Victoria Miro presents British artist David Harrison’s second solo exhibition at the gallery to coincide with the publication of a major monograph on the artist with texts by Alistair Robinson, an introduction by Lucinda Lambton and an interview with Peter Doig.
Harrison’s paintings, sculptures and collages make strange our relationship to the natural world. Harrison
makes use of a multitude of materials and techniques, whether they be found materials or characters and stories from literature, myth, and history, to create his distinctive personal mythology. In his imagined world, we encounter ‘the re-enchantment of nature’, in which the imagined and the real, the magical and the everyday, and the prosaic and the fantastical are wholly intertwined.
Existence reflects Harrison’s personal mythology through a new room-scale installation, recent
sculpture and a new suite of paintings concerned with the intoxicating power of perfume, alongside some of his earlier works. Harrison’s most recent paintings celebrate the ‘smells of nature, sex and chemistry’ and their ability to overpower our senses. Each work is based upon a historical scent by the master perfumer Guerlain, and conjures a hallucinatory, luminous vision of a netherworld that resembles our own, but is filled with black magic. Our guide through this world is a glamorous muse and a cast of animals, where every species seems to be associated with witchcraft. Hares, cats and owls laugh at our follies: in Harrison’s imagined world, animals ‘take on human qualities to mock our existence, whilst we destroy our own habitat, regardless. Whatever we make ugly, nature will make beautiful again.’ Harrison’s works guide us through a beguiling world of visions and apparitions, in which nature is a source of endless fecundity.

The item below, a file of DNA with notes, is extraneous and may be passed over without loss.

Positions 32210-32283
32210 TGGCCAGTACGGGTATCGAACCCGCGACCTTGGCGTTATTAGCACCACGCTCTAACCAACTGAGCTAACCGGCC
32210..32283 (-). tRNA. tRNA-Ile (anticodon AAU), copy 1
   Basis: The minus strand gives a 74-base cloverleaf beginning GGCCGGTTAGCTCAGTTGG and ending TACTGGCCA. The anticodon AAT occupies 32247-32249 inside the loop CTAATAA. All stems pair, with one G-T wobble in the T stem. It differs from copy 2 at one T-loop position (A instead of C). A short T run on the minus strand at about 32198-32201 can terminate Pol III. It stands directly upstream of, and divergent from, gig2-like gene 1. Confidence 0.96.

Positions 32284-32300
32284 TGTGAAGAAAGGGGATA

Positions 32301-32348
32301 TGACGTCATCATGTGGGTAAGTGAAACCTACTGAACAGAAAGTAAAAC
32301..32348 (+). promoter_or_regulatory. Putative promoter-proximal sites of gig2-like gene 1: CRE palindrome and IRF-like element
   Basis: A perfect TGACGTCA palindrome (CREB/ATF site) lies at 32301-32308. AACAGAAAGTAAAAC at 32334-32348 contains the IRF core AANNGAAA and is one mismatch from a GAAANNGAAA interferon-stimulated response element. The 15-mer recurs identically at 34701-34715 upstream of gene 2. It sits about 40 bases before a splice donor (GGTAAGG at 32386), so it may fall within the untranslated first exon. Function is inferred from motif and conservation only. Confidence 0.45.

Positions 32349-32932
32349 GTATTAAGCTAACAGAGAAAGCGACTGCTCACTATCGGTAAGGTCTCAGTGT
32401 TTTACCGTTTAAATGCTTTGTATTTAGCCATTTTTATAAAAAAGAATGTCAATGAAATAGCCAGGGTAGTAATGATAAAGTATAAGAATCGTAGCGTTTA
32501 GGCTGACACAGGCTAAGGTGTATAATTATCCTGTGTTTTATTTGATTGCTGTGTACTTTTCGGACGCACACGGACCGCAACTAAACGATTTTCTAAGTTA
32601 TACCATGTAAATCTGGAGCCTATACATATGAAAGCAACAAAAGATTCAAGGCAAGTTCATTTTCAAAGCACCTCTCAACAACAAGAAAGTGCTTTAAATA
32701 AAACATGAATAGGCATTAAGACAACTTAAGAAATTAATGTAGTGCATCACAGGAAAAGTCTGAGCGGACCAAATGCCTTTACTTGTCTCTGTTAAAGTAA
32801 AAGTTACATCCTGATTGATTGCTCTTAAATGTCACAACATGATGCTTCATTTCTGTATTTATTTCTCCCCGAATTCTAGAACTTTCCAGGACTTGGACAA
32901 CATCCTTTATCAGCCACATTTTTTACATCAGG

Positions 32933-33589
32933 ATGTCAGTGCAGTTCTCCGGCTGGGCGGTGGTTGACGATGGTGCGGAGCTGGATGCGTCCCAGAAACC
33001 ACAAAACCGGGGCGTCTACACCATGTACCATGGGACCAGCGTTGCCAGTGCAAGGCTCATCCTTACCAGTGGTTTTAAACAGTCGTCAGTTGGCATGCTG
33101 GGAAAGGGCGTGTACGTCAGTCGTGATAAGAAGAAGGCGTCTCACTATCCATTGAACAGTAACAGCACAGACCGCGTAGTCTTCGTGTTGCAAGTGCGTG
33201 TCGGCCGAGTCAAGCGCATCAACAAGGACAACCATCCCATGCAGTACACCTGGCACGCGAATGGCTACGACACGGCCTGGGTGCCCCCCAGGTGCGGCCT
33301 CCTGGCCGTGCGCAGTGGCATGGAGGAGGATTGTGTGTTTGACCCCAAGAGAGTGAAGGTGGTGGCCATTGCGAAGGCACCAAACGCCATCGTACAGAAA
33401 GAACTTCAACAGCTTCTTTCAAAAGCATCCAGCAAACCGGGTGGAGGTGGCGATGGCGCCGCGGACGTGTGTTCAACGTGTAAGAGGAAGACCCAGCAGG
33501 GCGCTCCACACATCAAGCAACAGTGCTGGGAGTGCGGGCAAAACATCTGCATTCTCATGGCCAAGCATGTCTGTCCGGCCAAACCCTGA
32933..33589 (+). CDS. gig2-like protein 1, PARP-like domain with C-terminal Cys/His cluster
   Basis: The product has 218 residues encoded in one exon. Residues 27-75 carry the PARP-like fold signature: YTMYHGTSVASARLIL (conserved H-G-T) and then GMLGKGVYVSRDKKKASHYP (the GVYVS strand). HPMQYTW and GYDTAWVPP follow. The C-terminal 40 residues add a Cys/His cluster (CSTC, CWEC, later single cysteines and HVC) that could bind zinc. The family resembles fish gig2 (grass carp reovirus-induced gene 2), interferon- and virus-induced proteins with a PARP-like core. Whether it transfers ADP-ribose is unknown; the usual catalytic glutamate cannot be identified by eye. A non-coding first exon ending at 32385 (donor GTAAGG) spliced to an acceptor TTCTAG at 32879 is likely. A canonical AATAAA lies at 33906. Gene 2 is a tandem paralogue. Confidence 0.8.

In the gallery’s upstairs space, Harrison has created his most ambitious work to date: a fourteen-foothigh architectural folly. The Old World Shadow is a gothic structure, coal-black and furnished
with four steeples. Covered in bitumen, peppered with barbed wire, and topped with dolls’ heads and birds, the work is akin to a temple for an as-yet-undiscovered religion from a strange part of the globe. The exterior is dark and perplexing – hubcaps stand in for circular windows and pointed lancet windows thrust threateningly earthwards instead of skywards. Once inside, the viewer encounters a patterned interior and, upon peering through a looking glass, sees the rotting figures of redundant scarecrows, around which ghosts of pigeons can be heard.
Text by Alistair Robinson